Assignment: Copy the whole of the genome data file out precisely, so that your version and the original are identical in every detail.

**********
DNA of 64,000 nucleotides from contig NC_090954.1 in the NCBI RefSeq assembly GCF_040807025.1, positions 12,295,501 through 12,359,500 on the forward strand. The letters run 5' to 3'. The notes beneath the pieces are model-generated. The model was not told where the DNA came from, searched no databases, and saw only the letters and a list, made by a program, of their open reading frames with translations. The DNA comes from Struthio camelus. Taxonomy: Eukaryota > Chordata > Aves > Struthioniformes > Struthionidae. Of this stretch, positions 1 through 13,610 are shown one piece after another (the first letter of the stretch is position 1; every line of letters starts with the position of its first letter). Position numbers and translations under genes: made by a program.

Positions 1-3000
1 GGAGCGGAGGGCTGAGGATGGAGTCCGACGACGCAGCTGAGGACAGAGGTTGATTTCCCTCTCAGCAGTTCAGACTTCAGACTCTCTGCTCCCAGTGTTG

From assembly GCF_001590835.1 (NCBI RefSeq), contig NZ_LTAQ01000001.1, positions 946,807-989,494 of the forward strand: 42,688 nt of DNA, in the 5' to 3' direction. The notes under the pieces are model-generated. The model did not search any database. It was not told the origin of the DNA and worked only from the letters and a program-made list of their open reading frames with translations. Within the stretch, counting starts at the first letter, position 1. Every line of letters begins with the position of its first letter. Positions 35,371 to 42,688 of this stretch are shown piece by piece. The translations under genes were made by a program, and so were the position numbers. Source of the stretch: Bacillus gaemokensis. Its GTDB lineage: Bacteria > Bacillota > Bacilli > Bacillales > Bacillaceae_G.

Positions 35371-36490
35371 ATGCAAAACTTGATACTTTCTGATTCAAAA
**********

DNA of 64,000 nucleotides from contig NC_090954.1 in the NCBI RefSeq assembly GCF_040807025.1, positions 12,295,501 through 12,359,500 on the forward strand. The letters run 5' to 3'. The notes beneath the pieces are model-generated. The model was not told where the DNA came from, searched no databases, and saw only the letters and a list, made by a program, of their open reading frames with translations. The DNA comes from Struthio camelus. Taxonomy: Eukaryota > Chordata > Aves > Struthioniformes > Struthionidae. Of this stretch, positions 1 through 13,610 are shown one piece after another (the first letter of the stretch is position 1; every line of letters starts with the position of its first letter). Position numbers and translations under genes: made by a program.

Positions 1-3000
1 GGAGCGGAGGGCTGAGGATGGAGTCCGACGACGCAGCTGAGGACAGAGGTTGATTTCCCTCTCAGCAGTTCAGACTTCAGACTCTCTGCTCCCAGTGTTG

From assembly GCF_001590835.1 (NCBI RefSeq), contig NZ_LTAQ01000001.1, positions 946,807-989,494 of the forward strand: 42,688 nt of DNA, in the 5' to 3' direction. The notes under the pieces are model-generated. The model did not search any database. It was not told the origin of the DNA and worked only from the letters and a program-made list of their open reading frames with translations. Within the stretch, counting starts at the first letter, position 1. Every line of letters begins with the position of its first letter. Positions 35,371 to 42,688 of this stretch are shown piece by piece. The translations under genes were made by a program, and so were the position numbers. Source of the stretch: Bacillus gaemokensis. Its GTDB lineage: Bacteria > Bacillota > Bacilli > Bacillales > Bacillaceae_G.

Positions 35371-36490
35371 ATGCAAAACTTGATACTTTCTGATTCAAAA